Affected residents wait in line for relief goods at a heavily damaged airport on November 10, 2013 in Tacloban City, Leyte, Philippines.
Credit: Dondi Tawatao

China has announced that it will send an additional $1.4 million in disaster aid to the Philippines to help victims of Typhoon Haiyan. Initially, China said it would provide just $200,000 in relief supplies – $100,000 cash from the government and $100,000 from the Chinese Red Cross.

Critics – including the nationalist Chinese newspaper the Global Times – complained that China’s initial aid offer was tiny compared to other countries like the United States, which has pledged $20 million for the relief effort. The US has also sent an aircraft carrier and additional ships to help distribute supplies and search for victims.

Observers also noted that China’s aid to the Philippines was much less than the $1.5 million in aid it provided to Pakistan following an earthquake that killed 500 people in September.

Pakistan is a close ally, and China is currently engaged in a dispute with the Philippines over which country owns several islands in the South China Sea.

Now, China’s contribution of $1.6 million is similar to donations from Ireland ($1.4 million), Italy ($1.3 million) and Spain ($1.8 million).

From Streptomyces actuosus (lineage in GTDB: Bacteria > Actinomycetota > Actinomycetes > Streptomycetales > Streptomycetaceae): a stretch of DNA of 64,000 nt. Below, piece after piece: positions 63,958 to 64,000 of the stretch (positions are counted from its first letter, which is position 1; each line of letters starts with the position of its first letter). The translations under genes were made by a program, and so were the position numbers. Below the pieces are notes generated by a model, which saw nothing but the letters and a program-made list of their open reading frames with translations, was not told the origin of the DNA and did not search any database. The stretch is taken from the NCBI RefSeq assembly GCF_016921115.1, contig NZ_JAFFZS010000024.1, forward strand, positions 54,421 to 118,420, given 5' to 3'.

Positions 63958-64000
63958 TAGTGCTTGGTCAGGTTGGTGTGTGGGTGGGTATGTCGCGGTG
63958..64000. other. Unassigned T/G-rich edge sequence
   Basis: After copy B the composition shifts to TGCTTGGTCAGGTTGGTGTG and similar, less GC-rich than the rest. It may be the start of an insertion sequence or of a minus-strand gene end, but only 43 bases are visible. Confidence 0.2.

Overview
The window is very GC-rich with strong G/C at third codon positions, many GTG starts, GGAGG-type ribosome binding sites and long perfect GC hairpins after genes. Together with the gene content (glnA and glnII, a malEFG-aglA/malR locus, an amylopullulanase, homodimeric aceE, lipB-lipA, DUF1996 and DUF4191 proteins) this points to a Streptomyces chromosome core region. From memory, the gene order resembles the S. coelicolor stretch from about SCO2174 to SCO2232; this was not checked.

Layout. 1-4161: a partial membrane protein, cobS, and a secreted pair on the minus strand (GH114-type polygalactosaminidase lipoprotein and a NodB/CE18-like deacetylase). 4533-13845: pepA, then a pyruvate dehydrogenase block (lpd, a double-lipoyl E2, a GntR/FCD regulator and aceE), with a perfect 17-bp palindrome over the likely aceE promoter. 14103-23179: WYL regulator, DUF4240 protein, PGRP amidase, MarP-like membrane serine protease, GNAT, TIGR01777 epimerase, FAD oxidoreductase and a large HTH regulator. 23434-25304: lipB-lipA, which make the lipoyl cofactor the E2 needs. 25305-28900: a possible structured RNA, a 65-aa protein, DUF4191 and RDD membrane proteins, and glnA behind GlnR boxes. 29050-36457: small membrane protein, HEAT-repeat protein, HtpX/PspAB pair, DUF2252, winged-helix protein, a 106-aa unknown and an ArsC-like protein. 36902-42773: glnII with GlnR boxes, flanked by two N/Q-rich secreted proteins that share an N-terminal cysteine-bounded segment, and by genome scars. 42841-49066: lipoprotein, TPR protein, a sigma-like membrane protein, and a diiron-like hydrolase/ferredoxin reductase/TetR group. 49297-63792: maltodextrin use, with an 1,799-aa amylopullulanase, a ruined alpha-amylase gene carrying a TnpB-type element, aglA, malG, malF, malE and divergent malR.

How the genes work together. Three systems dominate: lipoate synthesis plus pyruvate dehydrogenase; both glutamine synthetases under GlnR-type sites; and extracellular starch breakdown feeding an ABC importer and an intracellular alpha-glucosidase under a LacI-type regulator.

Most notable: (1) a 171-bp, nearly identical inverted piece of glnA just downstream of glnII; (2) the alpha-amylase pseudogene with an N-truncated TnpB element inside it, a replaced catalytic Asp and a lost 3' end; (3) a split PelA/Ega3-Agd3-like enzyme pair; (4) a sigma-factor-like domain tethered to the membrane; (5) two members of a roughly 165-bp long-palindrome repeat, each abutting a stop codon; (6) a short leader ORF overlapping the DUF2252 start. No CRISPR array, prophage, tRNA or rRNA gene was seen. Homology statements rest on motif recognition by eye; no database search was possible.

The aid is very much needed. Currently, the confirmed death toll from Typhoon Haiyan is around 2,300 but it is likely to increase. The United Nations said about 11 million people have been affected by the disaster.

A week after Typhoon Haiyan, sick and injured people still wander the streets in the city of Tacloban. Hundreds arrive at the Tacloban airport every day, hoping to get a flight out of the region, Efren Nagrama, area manager at the civil aviation authority, told Agence France-Presse. "You see… people who have walked for days without eating, only to arrive here and be made to wait for hours or days under the elements," he said.

And officials in Tacloban are struggling to retrieve bodies from the streets and bury them.

"There are still so many cadavers in so many areas. It's scary," Tacloban mayor Alfred Romualdez told Agence-France Presse. "There would be a request from one community to collect five or 10 bodies and when we get there, there are 40.”

City officials said that they had collected 2,000 bodies so far. The UN has estimated that 10,000 people may have perished in Tacloban.

The city started mass burials in the nearby village of Basper on Thursday.

More from GlobalPost: Typhoon Haiyan: The situation is dire in outlying Philippine settlements

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